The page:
St. John’s Churchyard
For many years, the St. John’s Cemetery was the final resting place for many Hampton citizens, and as a result, there are many well-known names inscribed on tombstones located throughout the cemetery. This postcard, however, represents perhaps the most unusual tombstone, for if you look closely, you will note that Ann Jennings died on November 31, 1808. While the tombstone inscription is beginning to fade, the stone is still standing and a picture of it is included alongside the postcard.
Ann’s husband, William, is buried nearby, and his dates are 1758-1838.
Unfortunately, all the early church records were destroyed during the Civil War, so there is no further information on Ann or William.
– Charlie Edmonson
Charlie Edmonson submitted this article for the newsletter, and after I received it, the librarian and genealogist in me wanted to know more about William and Ann Jennings. A search on the Ancestry website and other sources yielded nothing more about the Jennings’s except more on the unusual fact of her death on “November 31, 1808.” Maybe the calendars were different in 1808—or maybe they just didn’t know what day it was!
I also love walking around old cemeteries, and I did find some interesting information about St. John’s Cemetery that I thought those of you who are not Hamptonians might be interested in knowing. The St. John’s cemetery was begun before the construction of the church on that site—the fourth church site in Hampton from (1761 to the present). During most of its history, at least at the beginning, it was the town cemetery and not reserved just for St. John’s members.
The earliest interment was in 1701. It was Captain Willis Wilson, whose family owned the fifty acres of land where the town of Hampton was established. His gravestone was destroyed during the Civil War, but the grave is near the east wall of the cemetery.
According to a history of St. John’s, How Firm a Foundation: the 400-year history of Hampton, Virginia’s St. John’s Episcopal Church by James Tormey, the cemetery reflects how gravestones have changed with the oldest ones giving long epitaphs and using Victorian period symbols.
One interesting grave he mentions is that of Captain Henry Mowat, a British sailor in Revolutionary times. Captain Mowat died of apoplexy on April 14, 1798, while cruising in the Chesapeake Bay. (Apoplexy was a common word at the time for sudden death.) He was buried at St. John’s. His tombstone says he was a British sailor but there is no mention of the fact that he commanded the naval fleet which bombarded and burned the town of Falmouth, Massachusetts (present day Portland, Maine) in 1775.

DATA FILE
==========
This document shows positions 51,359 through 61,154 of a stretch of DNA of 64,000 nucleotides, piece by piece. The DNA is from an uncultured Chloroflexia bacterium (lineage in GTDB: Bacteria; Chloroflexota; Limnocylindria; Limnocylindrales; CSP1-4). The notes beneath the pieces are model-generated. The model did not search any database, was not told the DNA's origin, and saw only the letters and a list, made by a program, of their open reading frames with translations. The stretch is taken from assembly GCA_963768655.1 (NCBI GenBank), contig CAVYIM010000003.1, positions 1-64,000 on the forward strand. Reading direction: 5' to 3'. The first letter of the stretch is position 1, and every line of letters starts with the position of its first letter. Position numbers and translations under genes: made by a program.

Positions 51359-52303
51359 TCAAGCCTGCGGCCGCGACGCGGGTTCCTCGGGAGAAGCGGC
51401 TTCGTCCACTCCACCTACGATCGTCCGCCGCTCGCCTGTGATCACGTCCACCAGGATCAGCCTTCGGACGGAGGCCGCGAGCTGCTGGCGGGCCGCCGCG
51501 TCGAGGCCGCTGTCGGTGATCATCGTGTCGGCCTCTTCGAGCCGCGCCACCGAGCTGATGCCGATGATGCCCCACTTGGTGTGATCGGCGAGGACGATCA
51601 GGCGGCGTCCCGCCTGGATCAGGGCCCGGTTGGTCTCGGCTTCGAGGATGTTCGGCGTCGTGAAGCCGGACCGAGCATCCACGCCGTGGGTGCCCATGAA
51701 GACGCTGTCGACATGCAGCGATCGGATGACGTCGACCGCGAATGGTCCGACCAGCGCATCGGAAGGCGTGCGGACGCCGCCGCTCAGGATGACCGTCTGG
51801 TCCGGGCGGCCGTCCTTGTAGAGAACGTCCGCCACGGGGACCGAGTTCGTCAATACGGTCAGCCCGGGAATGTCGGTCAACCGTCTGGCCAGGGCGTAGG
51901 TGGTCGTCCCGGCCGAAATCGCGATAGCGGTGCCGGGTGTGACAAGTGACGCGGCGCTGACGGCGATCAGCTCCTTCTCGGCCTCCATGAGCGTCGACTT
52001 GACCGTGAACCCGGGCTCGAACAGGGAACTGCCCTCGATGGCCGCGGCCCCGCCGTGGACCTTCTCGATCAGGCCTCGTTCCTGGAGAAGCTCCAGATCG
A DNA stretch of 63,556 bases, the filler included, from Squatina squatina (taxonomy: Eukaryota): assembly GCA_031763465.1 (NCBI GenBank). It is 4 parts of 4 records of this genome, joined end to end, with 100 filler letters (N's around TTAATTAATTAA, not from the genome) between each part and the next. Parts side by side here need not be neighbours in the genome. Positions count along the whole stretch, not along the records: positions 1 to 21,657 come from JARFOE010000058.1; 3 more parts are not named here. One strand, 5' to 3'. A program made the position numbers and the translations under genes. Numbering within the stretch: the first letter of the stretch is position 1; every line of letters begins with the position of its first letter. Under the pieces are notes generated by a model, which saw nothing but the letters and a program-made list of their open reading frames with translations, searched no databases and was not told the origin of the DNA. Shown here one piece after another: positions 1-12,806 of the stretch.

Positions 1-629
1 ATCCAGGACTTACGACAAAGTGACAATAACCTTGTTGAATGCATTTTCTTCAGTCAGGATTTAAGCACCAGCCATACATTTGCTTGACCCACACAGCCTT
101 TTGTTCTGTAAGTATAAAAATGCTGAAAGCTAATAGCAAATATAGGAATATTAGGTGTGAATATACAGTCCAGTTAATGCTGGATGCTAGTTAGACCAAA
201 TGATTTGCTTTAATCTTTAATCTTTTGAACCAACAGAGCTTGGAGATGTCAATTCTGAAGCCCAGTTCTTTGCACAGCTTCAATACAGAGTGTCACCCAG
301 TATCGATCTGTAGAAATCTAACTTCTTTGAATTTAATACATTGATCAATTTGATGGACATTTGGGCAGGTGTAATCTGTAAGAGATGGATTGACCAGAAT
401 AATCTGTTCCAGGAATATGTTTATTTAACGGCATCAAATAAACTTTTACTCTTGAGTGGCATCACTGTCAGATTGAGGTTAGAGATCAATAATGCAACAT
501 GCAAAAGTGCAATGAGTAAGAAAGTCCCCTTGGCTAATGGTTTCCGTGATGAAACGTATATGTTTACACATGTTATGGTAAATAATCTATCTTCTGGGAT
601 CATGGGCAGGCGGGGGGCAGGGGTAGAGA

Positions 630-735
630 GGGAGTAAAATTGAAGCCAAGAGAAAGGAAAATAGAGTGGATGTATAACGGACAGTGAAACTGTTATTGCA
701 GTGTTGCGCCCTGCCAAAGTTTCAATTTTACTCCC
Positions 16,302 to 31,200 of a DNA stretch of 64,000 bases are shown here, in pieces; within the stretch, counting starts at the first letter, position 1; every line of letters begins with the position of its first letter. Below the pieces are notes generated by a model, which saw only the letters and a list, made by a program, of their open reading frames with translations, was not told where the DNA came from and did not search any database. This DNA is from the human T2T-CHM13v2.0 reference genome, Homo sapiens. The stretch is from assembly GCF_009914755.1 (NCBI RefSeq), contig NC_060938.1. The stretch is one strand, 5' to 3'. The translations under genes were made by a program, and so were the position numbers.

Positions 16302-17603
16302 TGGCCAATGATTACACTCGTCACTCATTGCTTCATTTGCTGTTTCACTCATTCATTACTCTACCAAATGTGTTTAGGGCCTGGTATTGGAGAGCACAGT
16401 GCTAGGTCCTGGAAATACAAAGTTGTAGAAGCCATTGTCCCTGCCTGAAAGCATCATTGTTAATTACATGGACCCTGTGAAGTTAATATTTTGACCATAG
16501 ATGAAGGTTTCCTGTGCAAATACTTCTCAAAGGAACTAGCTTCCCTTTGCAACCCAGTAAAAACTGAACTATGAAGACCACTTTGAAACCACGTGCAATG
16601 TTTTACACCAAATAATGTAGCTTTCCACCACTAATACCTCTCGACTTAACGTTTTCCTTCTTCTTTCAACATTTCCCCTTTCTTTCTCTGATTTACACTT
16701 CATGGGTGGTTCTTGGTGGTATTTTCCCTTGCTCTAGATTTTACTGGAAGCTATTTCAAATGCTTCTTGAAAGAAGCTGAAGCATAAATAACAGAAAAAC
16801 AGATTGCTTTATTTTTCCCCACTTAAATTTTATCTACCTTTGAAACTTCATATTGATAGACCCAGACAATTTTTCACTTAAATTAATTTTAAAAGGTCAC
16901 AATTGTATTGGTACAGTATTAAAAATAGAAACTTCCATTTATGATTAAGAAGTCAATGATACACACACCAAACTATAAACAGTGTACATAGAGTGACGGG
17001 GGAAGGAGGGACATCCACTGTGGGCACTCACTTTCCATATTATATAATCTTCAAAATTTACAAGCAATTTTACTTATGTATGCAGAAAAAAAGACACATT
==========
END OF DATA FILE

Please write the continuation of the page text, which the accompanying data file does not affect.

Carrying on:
Another interesting stone is that of Doctor George Balfour who served during the Revolutionary War with General Anthony Wayne. General Wayne died in Dr. Balfour’s arms. Balfour’s tombstone, along with the 1830 date of his death, has an inscription that tells of his medical career as well as his connection to General Wayne. There is also an eight-line self-written epitaph.
Dr. George W. Semple was the surgeon-in-charge of General Hospital #21, a confederate prison hospital in Richmond, during the Civil War. He returned to Hampton after the war and served as president of the Virginia Medical Society in 1881. He is one of 147 Confederate veterans who are buried in the churchyard.
One of the more interesting people buried at St. John’s is Solomon Fosque – “Uncle Solomon.” He was born a slave on the eastern shore of Virginia. He came to Hampton and worked at St. John’s— as caretaker of the cemetery for the first 24 years and then as sexton of the church. He died in 1936 and according to his obituary in the Daily Press, the church was packed for his funeral. His friends served as pall bearers and the vestry members of the church served as “honorary” pall bearers. He was well-known for not only keeping the grounds of the cemetery, but he also knew its history and served as a guide. The crosses on the roof of the church building were donated by Solomon Fosque and are a memorial to him.
A Faithful Doorkeeper in the House of God St. John’s Church, Hampton, Va.
The Oldest Continuous Protestant Parish in America Founded in 1610.
– Sandy Cobb
This article, co-authored by Charlie Edmonson, Hampton Roads Postcard Club Vice-President and Sandy Cobb, the club’s newsletter editor,
recently appeared in THE POSTSCRIPT
the monthly newsletter of the
HAMPTON ROADS POSTCARD CLUB
An Encore . . . from your editor!
If wondering in cemeteries is something you like to do, find your way to the St. Peter’s Episcopal Church cemetery in Lewes, Delaware. The sign you see in the photo below is on the right-side of the red brick gateway.
Then, not far to the right, off the main walkway to the church door you will find the gravestone seen on the modern chrome card below.
I was once told – around 2012 – by a Lewes souvenir shop owner
that this was the most popular postcard he has ever sold in his store.